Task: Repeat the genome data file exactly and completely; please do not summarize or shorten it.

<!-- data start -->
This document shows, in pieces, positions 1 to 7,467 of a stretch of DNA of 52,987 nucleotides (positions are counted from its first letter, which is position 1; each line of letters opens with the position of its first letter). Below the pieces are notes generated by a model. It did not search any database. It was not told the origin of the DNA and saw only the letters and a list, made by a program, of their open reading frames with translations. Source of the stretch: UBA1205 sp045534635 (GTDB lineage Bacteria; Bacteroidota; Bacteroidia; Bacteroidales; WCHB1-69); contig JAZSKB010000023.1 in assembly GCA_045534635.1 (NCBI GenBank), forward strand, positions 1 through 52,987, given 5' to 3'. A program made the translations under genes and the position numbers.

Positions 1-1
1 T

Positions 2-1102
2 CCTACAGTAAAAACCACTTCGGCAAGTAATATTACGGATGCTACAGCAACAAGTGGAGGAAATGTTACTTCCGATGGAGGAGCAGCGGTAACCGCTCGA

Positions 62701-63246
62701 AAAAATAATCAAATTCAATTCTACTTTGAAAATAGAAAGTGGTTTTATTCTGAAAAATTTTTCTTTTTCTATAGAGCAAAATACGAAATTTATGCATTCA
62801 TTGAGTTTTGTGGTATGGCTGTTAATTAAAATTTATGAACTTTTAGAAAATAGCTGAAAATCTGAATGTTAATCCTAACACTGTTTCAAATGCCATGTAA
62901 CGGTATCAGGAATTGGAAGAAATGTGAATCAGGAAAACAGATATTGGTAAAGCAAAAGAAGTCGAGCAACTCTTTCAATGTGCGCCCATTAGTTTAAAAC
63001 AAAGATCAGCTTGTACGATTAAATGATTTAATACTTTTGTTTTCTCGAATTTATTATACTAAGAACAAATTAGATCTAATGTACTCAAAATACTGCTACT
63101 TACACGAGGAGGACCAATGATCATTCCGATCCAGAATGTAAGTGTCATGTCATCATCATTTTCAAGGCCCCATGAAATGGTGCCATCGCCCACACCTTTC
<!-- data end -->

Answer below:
This document shows, in pieces, positions 1 to 7,467 of a stretch of DNA of 52,987 nucleotides (positions are counted from its first letter, which is position 1; each line of letters opens with the position of its first letter). Below the pieces are notes generated by a model. It did not search any database. It was not told the origin of the DNA and saw only the letters and a list, made by a program, of their open reading frames with translations. Source of the stretch: UBA1205 sp045534635 (GTDB lineage Bacteria; Bacteroidota; Bacteroidia; Bacteroidales; WCHB1-69); contig JAZSKB010000023.1 in assembly GCA_045534635.1 (NCBI GenBank), forward strand, positions 1 through 52,987, given 5' to 3'. A program made the translations under genes and the position numbers.

Positions 1-1
1 T

Positions 2-1102
2 CCTACAGTAAAAACCACTTCGGCAAGTAATATTACGGATGCTACAGCAACAAGTGGAGGAAATGTTACTTCCGATGGAGGAGCAGCGGTAACCGCTCGA

Positions 62701-63246
62701 AAAAATAATCAAATTCAATTCTACTTTGAAAATAGAAAGTGGTTTTATTCTGAAAAATTTTTCTTTTTCTATAGAGCAAAATACGAAATTTATGCATTCA
62801 TTGAGTTTTGTGGTATGGCTGTTAATTAAAATTTATGAACTTTTAGAAAATAGCTGAAAATCTGAATGTTAATCCTAACACTGTTTCAAATGCCATGTAA
62901 CGGTATCAGGAATTGGAAGAAATGTGAATCAGGAAAACAGATATTGGTAAAGCAAAAGAAGTCGAGCAACTCTTTCAATGTGCGCCCATTAGTTTAAAAC
63001 AAAGATCAGCTTGTACGATTAAATGATTTAATACTTTTGTTTTCTCGAATTTATTATACTAAGAACAAATTAGATCTAATGTACTCAAAATACTGCTACT
63101 TACACGAGGAGGACCAATGATCATTCCGATCCAGAATGTAAGTGTCATGTCATCATCATTTTCAAGGCCCCATGAAATGGTGCCATCGCCCACACCTTTC